Six classes a day, 4:20 dismissal highlight new block schedule for 2012-13

Ariela Feitelberg, Web Managing Editor

Colleen Bazak, Co-Editor in Chief

A new rotating block schedule, with six longer classes a day instead of eight shorter ones, will take effect when school starts later this month, according to General Studies Principal Mr. Roy Danovitch.
Classes will meet six times in two weeks instead of four times every week, and each class will meet for one hour instead of 47 minutes. Lunch will be just one minute shorter at 46 minutes, and school will be let out at 4:20 p.m. instead of 4:45.
“Some people might look at it as we are losing more class sessions,” Mr. Danovitch said. “But [more class meetings] doesn’t always help students. It leads to homework overload and when you have nine shorter classes a day, that doesn’t allow you to have meaningful experiences in each class. Students are going to gain much deeper engagement in each class and not have those crazy days.”
Science teacher Mr. Christopher Buckley, who organized and created the details of the new schedule, said there would be 10 fewer minutes per week for each class, compared to last year. Every day but Friday there are 17 fewer class time minutes over the course of the day.
Two different week-long schedules will alternate. To differentiate them, the first week is titled ‘Fire,’ and the second is ‘Hawk.’
In addition, a brand new introduction will be something called SWAP, or school-wide activity period. Once every two weeks, students will have an hour-long period to meet with co-curricular committees, do homework, or make up a test. The period will also be used sometimes for assemblies.
“Students will have an hour-long block,” Mr. Danovitch said, “and it is up to them to use that time effectively, because I don’t believe that students should be overscheduled.”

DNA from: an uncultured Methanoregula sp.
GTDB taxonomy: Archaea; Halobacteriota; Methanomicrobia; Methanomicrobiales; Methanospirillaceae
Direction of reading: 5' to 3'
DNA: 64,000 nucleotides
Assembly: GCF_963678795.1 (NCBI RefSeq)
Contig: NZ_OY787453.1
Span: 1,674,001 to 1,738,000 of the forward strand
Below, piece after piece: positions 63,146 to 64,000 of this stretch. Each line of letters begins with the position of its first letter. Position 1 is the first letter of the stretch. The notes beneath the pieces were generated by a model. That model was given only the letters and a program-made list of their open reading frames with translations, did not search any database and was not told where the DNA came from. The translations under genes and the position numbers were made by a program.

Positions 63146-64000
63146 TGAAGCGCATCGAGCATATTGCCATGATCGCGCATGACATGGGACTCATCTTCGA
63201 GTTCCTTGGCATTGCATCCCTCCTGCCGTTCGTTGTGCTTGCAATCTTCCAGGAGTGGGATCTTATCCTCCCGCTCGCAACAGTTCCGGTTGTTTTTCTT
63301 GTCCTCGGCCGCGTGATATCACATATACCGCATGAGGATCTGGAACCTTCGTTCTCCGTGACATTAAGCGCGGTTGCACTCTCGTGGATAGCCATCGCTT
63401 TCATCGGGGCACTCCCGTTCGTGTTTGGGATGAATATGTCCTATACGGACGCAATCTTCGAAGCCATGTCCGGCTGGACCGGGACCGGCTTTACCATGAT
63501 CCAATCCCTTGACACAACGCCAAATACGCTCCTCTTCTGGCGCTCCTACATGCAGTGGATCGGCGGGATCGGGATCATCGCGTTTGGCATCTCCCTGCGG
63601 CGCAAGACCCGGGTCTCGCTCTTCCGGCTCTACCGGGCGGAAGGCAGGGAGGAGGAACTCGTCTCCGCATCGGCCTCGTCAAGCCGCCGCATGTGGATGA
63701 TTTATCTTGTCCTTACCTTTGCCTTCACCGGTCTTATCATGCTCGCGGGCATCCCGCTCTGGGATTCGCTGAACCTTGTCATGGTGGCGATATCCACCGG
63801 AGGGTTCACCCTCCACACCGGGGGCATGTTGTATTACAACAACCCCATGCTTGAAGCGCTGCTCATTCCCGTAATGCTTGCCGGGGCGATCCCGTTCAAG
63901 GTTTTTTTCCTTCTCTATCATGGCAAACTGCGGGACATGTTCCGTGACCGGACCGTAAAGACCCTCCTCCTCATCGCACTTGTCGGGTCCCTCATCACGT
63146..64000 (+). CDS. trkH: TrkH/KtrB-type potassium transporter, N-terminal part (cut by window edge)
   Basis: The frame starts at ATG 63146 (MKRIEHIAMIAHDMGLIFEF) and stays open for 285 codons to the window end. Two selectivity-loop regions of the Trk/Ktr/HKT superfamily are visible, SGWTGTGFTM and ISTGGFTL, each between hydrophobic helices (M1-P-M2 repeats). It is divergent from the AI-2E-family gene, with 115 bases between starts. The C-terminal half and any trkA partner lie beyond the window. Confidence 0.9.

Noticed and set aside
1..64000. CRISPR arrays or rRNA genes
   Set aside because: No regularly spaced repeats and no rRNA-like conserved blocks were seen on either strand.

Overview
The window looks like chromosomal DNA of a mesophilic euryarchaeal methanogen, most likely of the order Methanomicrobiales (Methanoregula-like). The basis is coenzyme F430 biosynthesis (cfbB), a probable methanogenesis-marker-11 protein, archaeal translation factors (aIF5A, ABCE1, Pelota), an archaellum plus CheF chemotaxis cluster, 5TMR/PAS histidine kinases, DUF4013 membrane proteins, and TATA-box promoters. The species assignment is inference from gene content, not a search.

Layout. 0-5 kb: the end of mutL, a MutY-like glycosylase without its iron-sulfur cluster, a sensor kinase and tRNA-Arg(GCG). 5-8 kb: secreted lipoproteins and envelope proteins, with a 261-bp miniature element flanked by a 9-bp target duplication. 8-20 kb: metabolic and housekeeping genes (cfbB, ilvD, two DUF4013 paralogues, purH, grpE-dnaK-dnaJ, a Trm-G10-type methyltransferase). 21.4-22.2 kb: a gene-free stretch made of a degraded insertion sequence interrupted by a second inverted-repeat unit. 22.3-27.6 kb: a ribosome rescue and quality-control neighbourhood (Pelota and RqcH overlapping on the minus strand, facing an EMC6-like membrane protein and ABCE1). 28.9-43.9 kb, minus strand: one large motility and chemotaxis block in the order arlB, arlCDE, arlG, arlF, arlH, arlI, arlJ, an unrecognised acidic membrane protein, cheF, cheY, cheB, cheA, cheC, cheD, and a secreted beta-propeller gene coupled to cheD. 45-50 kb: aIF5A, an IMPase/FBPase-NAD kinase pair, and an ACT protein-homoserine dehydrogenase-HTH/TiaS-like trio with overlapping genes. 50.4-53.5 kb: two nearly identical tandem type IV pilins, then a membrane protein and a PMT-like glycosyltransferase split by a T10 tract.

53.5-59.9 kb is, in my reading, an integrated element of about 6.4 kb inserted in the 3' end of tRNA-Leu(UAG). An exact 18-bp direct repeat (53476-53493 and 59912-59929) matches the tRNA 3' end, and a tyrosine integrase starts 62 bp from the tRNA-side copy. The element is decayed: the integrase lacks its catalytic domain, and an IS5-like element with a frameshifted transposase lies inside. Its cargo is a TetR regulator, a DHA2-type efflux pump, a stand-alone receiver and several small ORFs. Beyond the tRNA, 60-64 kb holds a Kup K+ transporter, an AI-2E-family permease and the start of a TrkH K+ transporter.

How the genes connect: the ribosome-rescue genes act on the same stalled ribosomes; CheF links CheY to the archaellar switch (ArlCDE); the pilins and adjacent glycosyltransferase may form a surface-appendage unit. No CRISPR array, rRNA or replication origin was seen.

During the non-SWAP week, that time will be used for Advisory, which will now meet for a full hour every other week instead of the weekly 35 minutes last year. Town Hall will remain once every week, but it will alternate between Wednesdays and Thursdays.
Mr. Buckley said the new schedule was based on one used by Beth Tfiloh Dahan Community School in Baltimore, alma mater of new Judaic Studies Principal Mr. Noam Weissman.
“Our new schedule is actually simpler than that of Beth T’filoh,” said Mr. Buckley, “and some helpful conversations with Rabbi [Aaron] Frank of that school allowed me to understand how this schedule fundamentally works.”
Mr. Buckley, who began working on the schedule in May, added that he thinks the new schedule will be beneficial to his own math and chemistry classes.
Mr. Danovitch mentioned at the last Town Hall of last year that a new schedule was coming, so students have been wondering what it would be like. Reaction to the rough outline was mixed.
“I’m not crazy about every class being an hour,” said senior Rachel Friedman. “I’d rather last year’s schedule in terms of it being more classes with less time, but I think SWAP sounds pretty good.”
Sophomore Tom Amzalag was more optimistic.
“I’m really excited about it because now teachers have more time to teach which will result in better scores,” Tom said. “Also a student will not have to worry about having the usual eight classes a day and can prepare themselves for only those six classes.”
Although Mr. Danovitch thinks the schedule will bring some “growing pains,” he is looking forward to the change.
“This is legitimately the biggest structural change to Shalhevet since I have been at the school,” Mr. Danovitch said. “It’s the biggest change to the model that supports our educational value.”